I’m not sure why it popped into his head, but when we were at the Phillies game last week Haas told me I should do a post on the evolution of the high-five. It sounded like a pretty good idea, but I don’t think I’m really qualified. I’m no high-five expert. Sure, I could run down the basics. You’ve got your standard high-five, your homo-erotic Top Gun Five, the Bash Brothers elbow smash that ushered in the steroid era, then we progressed to knuckles, and of course there are the wildly elaborate high-five rituals that populate baseball dugouts and frat houses. There’s always little changes and barometers for what is cool and what isn’t. For example, when golfers started giving knuckles to each other? That was probably over.
Instead of talking evolution, I’m going to tweak it ever so slightly. I want to talk about the inherent youthfulness of the traditional high-five. There is something about it that just makes it more suitable for kids. Like mastering a video game controller in four seconds, kids are just wired to execute the high-five, or perhaps just more open the exuberance it takes to pull one off.
At some point in your life you stop giving high-fives. One day adults are coming up to you, mussing your hair and saying, “How about a high-five, buddy?” You are routinely giving high-fives to your friends for any manner of minor accomplishment. It’s almost second nature. You have fun giving them, but then you wake up one day and you are a little self-conscious about them. Is it still cool to high-five? Are people watching me? Should I be doing that knuckle thing? It may coincide when you notice members of the opposite sex. You can’t risk missing a high-five, or giving an inappropriate high-five in front of a girl. That’s pretty basic stuff.
The funny thing about straying from the high fives as you get older is that they most certainly are not like riding a bike. At the same Phillies game, Haas told me that if you look at the other person’s elbow, it is impossible to miss a high-five. I don’t think I’ve heard that before, but maybe I will try it the next time a big moment strikes. It’s an interesting theory, and obviously one an adult came up with. I don’t think the kid who just scored the winning run in T-ball is giving his buddy’s elbow the stare down. If he misses, c’est la vie, we just won 33-32, baby! Adults need little tricks like that, because they miss them, and look awful all the time. Note the picture above.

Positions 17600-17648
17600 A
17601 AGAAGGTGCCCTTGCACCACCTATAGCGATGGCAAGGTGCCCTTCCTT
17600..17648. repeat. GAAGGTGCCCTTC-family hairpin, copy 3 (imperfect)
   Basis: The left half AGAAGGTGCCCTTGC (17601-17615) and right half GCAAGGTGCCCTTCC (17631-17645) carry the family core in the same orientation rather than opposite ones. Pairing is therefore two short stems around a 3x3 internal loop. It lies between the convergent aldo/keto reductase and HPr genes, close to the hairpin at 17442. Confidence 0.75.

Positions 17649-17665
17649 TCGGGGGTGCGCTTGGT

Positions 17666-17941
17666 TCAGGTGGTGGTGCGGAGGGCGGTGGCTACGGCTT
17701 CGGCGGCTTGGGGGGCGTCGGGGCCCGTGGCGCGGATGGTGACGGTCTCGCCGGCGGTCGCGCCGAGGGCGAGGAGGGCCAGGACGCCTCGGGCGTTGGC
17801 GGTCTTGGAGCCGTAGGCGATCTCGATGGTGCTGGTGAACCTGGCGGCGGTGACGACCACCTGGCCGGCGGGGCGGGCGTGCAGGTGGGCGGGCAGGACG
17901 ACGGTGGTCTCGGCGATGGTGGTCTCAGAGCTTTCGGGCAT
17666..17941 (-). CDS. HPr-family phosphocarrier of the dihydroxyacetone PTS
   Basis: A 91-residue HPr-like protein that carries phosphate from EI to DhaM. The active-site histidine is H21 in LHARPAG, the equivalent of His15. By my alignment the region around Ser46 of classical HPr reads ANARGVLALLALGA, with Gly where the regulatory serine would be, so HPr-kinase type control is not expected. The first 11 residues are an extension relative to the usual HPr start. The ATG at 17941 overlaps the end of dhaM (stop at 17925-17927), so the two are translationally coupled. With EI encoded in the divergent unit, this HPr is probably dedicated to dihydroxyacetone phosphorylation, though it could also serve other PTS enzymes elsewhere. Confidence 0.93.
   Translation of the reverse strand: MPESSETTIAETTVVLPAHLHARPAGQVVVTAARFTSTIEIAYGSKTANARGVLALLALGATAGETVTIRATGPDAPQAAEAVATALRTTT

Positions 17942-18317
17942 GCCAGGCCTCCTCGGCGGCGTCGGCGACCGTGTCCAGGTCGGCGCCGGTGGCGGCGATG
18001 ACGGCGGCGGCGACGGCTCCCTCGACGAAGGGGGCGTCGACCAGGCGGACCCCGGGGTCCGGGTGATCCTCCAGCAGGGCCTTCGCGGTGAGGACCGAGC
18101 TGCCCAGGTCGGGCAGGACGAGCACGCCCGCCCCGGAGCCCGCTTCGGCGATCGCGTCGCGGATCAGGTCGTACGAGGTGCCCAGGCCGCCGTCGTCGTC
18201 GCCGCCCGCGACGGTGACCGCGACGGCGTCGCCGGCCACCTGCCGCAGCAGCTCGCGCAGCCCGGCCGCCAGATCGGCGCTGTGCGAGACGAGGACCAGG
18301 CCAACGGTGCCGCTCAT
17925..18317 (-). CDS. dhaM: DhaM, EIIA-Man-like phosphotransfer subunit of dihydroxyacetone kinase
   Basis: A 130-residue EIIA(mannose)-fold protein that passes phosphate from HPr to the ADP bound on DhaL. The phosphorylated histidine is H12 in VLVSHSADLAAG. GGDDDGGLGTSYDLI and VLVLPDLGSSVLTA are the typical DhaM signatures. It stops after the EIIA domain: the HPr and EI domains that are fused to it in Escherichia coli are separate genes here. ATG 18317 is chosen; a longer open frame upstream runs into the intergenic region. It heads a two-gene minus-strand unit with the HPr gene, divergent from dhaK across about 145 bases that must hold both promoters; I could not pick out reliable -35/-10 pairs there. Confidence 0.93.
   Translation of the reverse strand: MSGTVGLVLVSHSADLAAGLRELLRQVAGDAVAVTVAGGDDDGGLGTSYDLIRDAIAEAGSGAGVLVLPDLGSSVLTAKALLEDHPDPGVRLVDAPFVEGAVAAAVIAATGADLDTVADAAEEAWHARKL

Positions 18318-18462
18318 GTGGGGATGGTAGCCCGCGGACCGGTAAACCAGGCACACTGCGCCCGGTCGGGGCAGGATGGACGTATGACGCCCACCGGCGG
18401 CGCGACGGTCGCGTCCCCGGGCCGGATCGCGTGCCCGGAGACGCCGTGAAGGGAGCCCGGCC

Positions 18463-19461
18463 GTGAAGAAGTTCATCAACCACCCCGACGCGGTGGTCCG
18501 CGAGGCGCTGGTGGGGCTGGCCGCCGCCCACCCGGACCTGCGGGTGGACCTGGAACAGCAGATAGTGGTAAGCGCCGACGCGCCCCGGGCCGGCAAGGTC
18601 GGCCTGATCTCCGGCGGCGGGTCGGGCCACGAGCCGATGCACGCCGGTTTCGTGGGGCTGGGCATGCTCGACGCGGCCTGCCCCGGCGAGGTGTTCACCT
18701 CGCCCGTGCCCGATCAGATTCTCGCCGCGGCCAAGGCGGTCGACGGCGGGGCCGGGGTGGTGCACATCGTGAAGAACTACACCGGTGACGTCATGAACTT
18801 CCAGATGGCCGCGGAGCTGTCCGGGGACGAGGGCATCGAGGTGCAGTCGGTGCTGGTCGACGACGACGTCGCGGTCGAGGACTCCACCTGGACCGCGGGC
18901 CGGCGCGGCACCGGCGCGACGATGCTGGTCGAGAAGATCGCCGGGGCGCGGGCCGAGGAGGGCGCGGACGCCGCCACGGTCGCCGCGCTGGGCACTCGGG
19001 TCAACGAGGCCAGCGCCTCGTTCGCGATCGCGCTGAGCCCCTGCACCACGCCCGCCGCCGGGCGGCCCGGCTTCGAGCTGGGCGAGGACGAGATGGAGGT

When a grown up gets into a true high-five moment, they’ve really returned to a childish level of glee. They are for a moment completely without that burdensome self-awareness. It’s a moment of pure celebration, but out of practice, it can usually go wrong. I think back to my historic field hockey goal, and I can say with some certainly that had I attempted a high-five in that instance, I probably would have missed it badly. I was euphoric, I forgot that maybe 100 people were watching me, and I launched into a full celebration. I was a kid again, willing to high-five, but it never materialized.
I don’t really know what my conclusion is. I don’t want to bring the high-five into everyday situations. It is special in some ways, and I think the knuckles and other variations can cheapen it some. I guess my point is, if you do find yourself in a moment where you are executing a high five (to whatever degree of success), you should take a moment to bask in your childlike wonder. The older you get, the harder it is to find.